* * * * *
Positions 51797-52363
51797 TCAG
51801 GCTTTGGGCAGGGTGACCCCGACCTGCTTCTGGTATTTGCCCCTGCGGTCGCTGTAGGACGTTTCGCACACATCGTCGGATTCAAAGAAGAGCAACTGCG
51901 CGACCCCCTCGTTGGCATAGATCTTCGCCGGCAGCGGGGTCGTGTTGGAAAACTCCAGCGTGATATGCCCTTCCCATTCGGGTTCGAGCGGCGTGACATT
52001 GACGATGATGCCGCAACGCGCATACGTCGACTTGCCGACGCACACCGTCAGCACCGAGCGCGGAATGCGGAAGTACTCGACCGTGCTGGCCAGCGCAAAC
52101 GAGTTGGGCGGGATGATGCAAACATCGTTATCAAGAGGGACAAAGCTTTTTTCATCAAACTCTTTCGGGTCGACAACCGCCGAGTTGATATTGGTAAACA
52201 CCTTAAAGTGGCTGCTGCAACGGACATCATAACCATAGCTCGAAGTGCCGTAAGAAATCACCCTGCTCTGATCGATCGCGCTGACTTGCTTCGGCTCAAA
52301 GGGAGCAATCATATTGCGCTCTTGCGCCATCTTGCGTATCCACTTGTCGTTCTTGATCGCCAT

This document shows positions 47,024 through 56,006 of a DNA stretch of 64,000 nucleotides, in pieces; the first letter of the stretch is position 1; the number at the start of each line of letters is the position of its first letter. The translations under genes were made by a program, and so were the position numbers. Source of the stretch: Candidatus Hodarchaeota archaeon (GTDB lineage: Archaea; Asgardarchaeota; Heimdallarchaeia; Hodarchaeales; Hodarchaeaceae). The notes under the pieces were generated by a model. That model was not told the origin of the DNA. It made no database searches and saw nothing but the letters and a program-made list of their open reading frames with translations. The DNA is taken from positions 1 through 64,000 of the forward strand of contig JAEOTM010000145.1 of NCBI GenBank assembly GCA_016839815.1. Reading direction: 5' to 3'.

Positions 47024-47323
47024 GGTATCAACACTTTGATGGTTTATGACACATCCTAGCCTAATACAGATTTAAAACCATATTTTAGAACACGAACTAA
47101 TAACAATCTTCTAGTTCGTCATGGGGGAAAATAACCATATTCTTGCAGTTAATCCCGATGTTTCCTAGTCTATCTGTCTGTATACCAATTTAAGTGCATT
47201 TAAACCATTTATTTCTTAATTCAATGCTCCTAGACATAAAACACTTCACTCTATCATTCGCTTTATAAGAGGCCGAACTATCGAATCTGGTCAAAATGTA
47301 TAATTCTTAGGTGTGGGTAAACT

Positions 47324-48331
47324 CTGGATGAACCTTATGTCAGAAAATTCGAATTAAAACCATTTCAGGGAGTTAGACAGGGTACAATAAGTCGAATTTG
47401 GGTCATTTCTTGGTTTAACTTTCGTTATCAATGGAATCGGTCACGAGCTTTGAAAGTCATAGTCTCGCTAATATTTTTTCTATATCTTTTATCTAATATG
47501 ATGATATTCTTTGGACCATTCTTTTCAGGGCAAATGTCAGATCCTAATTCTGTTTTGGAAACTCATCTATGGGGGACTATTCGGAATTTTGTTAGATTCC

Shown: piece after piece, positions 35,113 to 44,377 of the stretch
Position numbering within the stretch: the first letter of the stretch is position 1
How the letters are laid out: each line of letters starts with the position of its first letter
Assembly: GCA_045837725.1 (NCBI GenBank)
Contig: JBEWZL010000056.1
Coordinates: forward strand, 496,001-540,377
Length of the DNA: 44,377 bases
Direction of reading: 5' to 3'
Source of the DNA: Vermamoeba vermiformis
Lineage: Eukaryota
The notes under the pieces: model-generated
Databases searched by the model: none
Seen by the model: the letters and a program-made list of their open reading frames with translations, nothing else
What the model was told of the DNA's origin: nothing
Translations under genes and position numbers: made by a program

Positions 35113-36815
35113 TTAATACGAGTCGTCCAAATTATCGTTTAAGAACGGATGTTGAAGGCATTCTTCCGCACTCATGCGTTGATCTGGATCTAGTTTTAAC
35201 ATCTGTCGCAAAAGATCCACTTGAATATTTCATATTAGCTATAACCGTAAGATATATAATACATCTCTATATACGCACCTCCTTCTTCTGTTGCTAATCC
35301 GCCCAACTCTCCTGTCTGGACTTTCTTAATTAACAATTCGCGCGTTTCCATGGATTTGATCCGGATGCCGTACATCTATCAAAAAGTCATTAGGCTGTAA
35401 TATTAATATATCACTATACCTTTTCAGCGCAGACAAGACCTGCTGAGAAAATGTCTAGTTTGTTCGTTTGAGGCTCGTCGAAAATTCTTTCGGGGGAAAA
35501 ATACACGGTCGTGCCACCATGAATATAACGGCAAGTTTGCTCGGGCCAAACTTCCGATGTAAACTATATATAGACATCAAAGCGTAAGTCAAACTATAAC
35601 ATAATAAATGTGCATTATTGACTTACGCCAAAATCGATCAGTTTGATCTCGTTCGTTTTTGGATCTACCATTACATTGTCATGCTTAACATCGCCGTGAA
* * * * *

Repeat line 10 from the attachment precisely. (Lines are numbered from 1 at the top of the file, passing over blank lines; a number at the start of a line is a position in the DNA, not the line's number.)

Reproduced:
Positions 47024-47323